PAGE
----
The botanical name of the oak – Quercus, is derived from the Celtic terms ‘quer’ denoting ‘good’ and ‘cuez’ meaning tree. In addition, the tree has a common name – chen, meaning beautiful. Long back, the Celts believed the oak to be a sacred symbol. In fact, the Druids harvested mistletoe on the sixth lunar day of December with a gold sickle and heralded the arrival of the New Year chanting ‘To mistletoe, the New Year’. On the other hand, farmers used the acorns to make flour for several years. Even to this day, a number of members of the Berber tribes use the acorns to produce a nourishing breakfast cereal known as ‘racahout’. References of the oak are found in the Greek and Roman mythologies too. While the Greeks related the oak to the ruler of the Greek gods Zeus owing to the might and muscle of the tree, the Romans associated the majestic tree with Jupiter, the Roman god considered to be equivalent to Zeus. In fact, the custom of reveling in ceremonies under the shade of the mighty oak trees persisted even after Christianity was introduced. Therefore, it is not surprising that the oak tree has obtained it English designate ‘the gospel tree’ or ‘the prayer tree’.

The Goths or people inhabiting ancient Germany regarded the oak tree as a mark of might and victory. Hence, the term ‘as strong as an oak’ came into existence and is profoundly establish in people’s memory even to this day. During the Middle Ages as well as the Renaissance, unidentified healers utilized the leaves as well as the bark of the oak internally to treat hemorrhaging, diarrhea, tuberculosis and even rickets. They were used externally as a poultice to heal wounds discharging pus. The powder of the leaves and bark were applied externally to stop bleeding nose, while talc prepared with them were used externally to end the hemorrhaging or uncontrolled loss of blood.

In addition, the bark of the oak tree was frequently blended with iron salt to color textiles black. However, to some extent, people across the globe used this combination to tan hides. The timber obtained from the oak tree is economically very viable and used as a raw material for making furniture, flooring, constructing house frames as well as railroad framework. However, in the ancient time, the most important use of the oak tree was perhaps building ships. In fact, the oak was a natural resource that was extremely desired by the new settlers, especially in North America. Within a span of around two centuries, the English, as well as the French, totally pillaged hundreds and thousands of acres of white oak trees from southern Quebec in Canada.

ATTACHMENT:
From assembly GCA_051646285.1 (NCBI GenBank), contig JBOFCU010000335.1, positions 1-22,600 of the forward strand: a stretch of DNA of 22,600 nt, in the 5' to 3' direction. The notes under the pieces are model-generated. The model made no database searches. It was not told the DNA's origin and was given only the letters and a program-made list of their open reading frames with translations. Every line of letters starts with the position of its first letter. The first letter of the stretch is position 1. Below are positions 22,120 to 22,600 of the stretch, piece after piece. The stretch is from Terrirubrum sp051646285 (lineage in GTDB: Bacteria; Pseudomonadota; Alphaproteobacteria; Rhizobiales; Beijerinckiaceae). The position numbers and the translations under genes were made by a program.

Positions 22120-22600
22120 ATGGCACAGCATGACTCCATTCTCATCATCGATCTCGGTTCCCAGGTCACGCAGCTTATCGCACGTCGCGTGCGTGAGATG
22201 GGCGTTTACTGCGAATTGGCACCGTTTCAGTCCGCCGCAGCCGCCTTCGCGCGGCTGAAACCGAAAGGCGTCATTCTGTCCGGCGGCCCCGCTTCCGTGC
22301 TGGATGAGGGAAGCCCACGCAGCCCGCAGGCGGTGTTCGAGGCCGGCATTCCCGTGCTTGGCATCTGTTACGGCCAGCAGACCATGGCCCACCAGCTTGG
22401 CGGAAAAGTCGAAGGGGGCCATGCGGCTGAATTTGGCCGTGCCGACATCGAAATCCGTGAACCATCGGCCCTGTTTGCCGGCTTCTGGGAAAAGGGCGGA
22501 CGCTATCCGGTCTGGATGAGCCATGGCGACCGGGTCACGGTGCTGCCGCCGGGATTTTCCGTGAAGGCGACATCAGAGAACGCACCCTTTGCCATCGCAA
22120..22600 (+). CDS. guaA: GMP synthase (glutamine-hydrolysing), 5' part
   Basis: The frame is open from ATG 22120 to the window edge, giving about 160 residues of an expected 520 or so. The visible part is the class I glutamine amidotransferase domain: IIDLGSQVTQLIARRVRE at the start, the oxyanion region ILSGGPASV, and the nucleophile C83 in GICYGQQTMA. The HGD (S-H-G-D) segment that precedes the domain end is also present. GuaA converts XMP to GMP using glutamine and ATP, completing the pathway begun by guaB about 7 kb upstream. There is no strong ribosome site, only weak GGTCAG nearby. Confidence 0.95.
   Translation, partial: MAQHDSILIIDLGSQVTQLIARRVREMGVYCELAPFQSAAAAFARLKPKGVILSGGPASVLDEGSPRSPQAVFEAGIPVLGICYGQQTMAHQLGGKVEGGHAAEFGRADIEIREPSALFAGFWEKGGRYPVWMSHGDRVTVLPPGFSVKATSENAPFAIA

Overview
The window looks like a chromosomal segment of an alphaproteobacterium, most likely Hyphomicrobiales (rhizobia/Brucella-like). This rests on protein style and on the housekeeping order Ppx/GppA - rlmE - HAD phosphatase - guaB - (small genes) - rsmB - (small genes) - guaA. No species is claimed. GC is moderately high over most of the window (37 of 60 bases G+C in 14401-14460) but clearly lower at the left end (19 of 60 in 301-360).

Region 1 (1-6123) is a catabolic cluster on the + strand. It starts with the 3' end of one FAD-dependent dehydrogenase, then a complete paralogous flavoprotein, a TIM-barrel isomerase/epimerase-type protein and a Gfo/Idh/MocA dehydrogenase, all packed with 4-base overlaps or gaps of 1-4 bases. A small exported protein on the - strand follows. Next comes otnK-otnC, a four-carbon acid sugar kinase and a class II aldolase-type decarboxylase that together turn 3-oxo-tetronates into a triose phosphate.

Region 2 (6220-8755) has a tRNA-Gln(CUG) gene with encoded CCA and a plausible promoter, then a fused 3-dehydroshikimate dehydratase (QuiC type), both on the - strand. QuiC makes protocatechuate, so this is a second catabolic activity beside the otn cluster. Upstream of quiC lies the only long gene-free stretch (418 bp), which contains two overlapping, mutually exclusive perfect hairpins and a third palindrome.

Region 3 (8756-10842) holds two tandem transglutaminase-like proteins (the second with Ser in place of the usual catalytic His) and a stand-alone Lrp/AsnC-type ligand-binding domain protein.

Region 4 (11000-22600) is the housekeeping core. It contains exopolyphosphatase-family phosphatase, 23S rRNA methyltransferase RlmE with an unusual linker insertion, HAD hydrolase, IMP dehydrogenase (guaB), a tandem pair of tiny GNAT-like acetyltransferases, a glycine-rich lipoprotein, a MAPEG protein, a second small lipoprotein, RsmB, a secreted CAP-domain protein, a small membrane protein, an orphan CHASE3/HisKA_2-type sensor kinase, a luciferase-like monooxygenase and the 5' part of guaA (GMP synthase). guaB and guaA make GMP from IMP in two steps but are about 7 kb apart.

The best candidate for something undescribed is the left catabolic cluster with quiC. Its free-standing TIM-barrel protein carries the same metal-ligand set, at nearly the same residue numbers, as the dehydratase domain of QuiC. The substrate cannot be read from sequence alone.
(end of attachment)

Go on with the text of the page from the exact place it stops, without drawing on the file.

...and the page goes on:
Plant Parts Used:

Several parts of the oak tree are utilized for different purposes. While the buds and tender leaves of the oak are collected during the early phase of spring, the fruits or the acorns are harvested in fall and the outer bark, as well as the sapwood or inner bark, are utilized during the end of winter. […]

Source: Medicinal Trees: Oak – Good Witches Homestead

Medicinal Trees: Hawthorn – Good Witches Homestead

Crataegus oxyacantha
Crataegus monogyna

Also, Known As:

  • English Hawthorn
  • Haw
  • Hawthorn
  • May
  • May Blossom
  • Maybush
  • May Tree
  • Quick-set
  • Shan-cha
  • Whitethorn

The herb called the hawthorn is one of the best herbal remedies to boost the performance of the heart and the human circulatory system in general. A potent vasodilatory action can be induced in the human body by the flowers, leaves and the berries of the hawthorn. When these parts of the herb are consumed, they open up the arteries to promote circulation and improve the blood supply to all the general tissues in the body. Regular supplementation with this herb can thus help bring some balance blood pressure and it is considered to be an excellent remedy for the treatment of high blood pressure – especially when the condition is connected to hardening in the arteries of the person. Problems such as those connected to poor circulation caused by aging arteries, problems of poor circulation towards the lower body and legs as well as problems like poor memory and confusion induced by a poor blood circulation to the brain can all be remedied by supplementation with the hawthorn herb. The herb also has an effective and remedial effect in angina cases, the hawthorn based remedies can help open the coronary arteries in the heart and by so doing aid in the improvement of blood flow to the heart, and this herb also softens deposits in the arterial system. The vagus nerve which influences the cardiac muscles is also beneficially affected by the hawthorn herbal remedies, the consumption of this herb can thus slow down irregularities in the heart and reduce a rapid or fast heart rate in a patient. It can be said that herbal remedies made from the hawthorn are ideal for most heart conditions affecting people.

Hawthorn-fruitHawthorn berries possess a potent and effective astringent effect – this is very effective in the treatment of problems such as diarrhea and dysentery in patients. The digestive system also benefits due to the relaxant action possessed by the hawthorn leaves, flowers and berries – the herbal remedy also boosts the appetite. At the same time, it acts in relieving abdominal distension and in the removal of stagnation of food in the intestinal tract. Hawthorn herbal remedies also have an effective relaxing effect on the functioning of the nervous system, the herb aids in relieving excessive stress and anxiety, it helps in calming mental agitation, it lessens restlessness and reduces nervous palpitations. The herb also induces sleepiness in people affected by insomnia. The herbal remedies made from the hawthorn also have a diuretic action on the body, it aids in relieving fluid retention in the body and helps dissolve deposits of kidney stones and gravel. The herb is helpful to women in menopause, as it aids in removing debility or night sweats in those affected by them. The hawthorn berries can be made into an herbal decoction, which can be used as an astringent gargle for sore throats as well as an herbal douche for women affected by excessive vaginal discharges.